IDEAS home Printed from https://ideas.repec.org/
MyIDEAS: Login to save this article or follow this journal

Do Scientists Pay to Be Scientists?

  • Scott Stern

    ()

    (Department of Management and Strategy, Kellogg Graduate School of Management, Northwestern University, Evanston, Illinois 60208, and National Bureau of Economic Research)

Registered author(s):

    This paper explores the relationship between wages and the scientific orientation of R&D organizations. Firms that adopt a science-oriented research approach (i.e., "science") allow their researchers to pursue and publish an individual research agenda. The adoption of science may be associated with a "taste" for science on the part of researchers (a preference effect) and/or as a "ticket of admission" to gain earlier access to scientific discoveries with commercial application (a productivity effect). These two effects differ in their impact on wages. Whereas the preference effect contributes to a negative compensating differential, the productivity effect may result in rent sharing. However, because science may be adopted by firms employing higher-quality researchers, cross-sectional evaluations of wages and science may be biased by unobserved heterogeneity. To overcome this bias, this paper introduces a novel empirical approach. Specifically, prior to accepting a given job, many scientists receive multiple job offers, allowing for the calculation of the wage-science relationship and controlling for differences in salary levels offered to individual researchers. Using a dataset composed of multiple job offers to postdoctoral biologists, the results suggest a negative relationship between wages and science. These findings are robust to restricting the sample to nonacademic job offers, but the findings depend critically on the inclusion of researcher fixed effects. Conditional on perceived ability, scientists do indeed pay to be scientists.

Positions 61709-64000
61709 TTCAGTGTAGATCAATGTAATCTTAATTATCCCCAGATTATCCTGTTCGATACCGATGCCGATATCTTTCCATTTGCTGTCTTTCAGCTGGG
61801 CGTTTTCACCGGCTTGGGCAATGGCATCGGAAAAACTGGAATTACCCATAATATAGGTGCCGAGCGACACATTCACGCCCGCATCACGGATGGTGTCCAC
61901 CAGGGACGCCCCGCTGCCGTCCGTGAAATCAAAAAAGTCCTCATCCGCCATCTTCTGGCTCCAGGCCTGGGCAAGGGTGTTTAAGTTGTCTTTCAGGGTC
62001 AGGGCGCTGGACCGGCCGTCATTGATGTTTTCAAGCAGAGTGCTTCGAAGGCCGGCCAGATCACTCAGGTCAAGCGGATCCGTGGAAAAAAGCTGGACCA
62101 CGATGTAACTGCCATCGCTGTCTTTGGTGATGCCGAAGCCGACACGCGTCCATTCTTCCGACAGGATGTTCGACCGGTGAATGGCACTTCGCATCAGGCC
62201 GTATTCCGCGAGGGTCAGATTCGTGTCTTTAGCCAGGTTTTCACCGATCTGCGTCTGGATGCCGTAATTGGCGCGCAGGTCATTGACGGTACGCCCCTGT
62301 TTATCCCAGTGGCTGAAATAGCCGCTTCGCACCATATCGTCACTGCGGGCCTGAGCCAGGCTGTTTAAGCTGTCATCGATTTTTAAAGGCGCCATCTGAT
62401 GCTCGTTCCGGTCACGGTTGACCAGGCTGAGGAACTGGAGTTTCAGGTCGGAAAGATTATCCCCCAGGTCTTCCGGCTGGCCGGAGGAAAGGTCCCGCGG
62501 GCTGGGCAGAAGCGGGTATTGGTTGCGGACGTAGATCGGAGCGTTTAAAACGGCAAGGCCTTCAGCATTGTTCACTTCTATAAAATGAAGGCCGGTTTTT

If you experience problems downloading a file, check if you have the proper application to view it first. In case of further problems read the IDEAS help page. Note that these files are not on the IDEAS site. Please be patient as the files may be large.

    File URL: http://dx.doi.org/10.1287/mnsc.1040.0241
    Download Restriction: no

    Article provided by INFORMS in its journal Management Science.

    Volume (Year): 50 (2004)
    Issue (Month): 6 (June)
    Pages: 835-853

    as
    in new window

    Handle: RePEc:inm:ormnsc:v:50:y:2004:i:6:p:835-853
    Contact details of provider: Postal: 7240 Parkway Drive, Suite 300, Hanover, MD 21076 USA
    Phone: +1-443-757-3500
    Fax: 443-757-3515
    Web page: http://www.informs.org/Email:


    More information through EDIRC

    No references listed on IDEAS
    You can help add them by filling out this form.

    This item is not listed on Wikipedia, on a reading list or among the top items on IDEAS.

    When requesting a correction, please mention this item's handle: RePEc:inm:ormnsc:v:50:y:2004:i:6:p:835-853. See general information about how to correct material in RePEc.

    For technical questions regarding this item, or to correct its authors, title, abstract, bibliographic or download information, contact: (Mirko Janc)

    If you have authored this item and are not yet registered with RePEc, we encourage you to do it here. This allows to link your profile to this item. It also allows you to accept potential citations to this item that we are uncertain about.

    If references are entirely missing, you can add them using this form.

    If the full references list an item that is present in RePEc, but the system did not link to it, you can help with this form.

    If you know of missing items citing this one, you can help us creating those links by adding the relevant references in the same way as above, for each refering item. If you are a registered author of this item, you may also want to check the "citations" tab in your profile, as there may be some citations waiting for confirmation.

    Please note that corrections may take a couple of weeks to filter through the various RePEc services.

    This information is provided to you by IDEAS at the Research Division of the Federal Reserve Bank of St. Louis using RePEc data.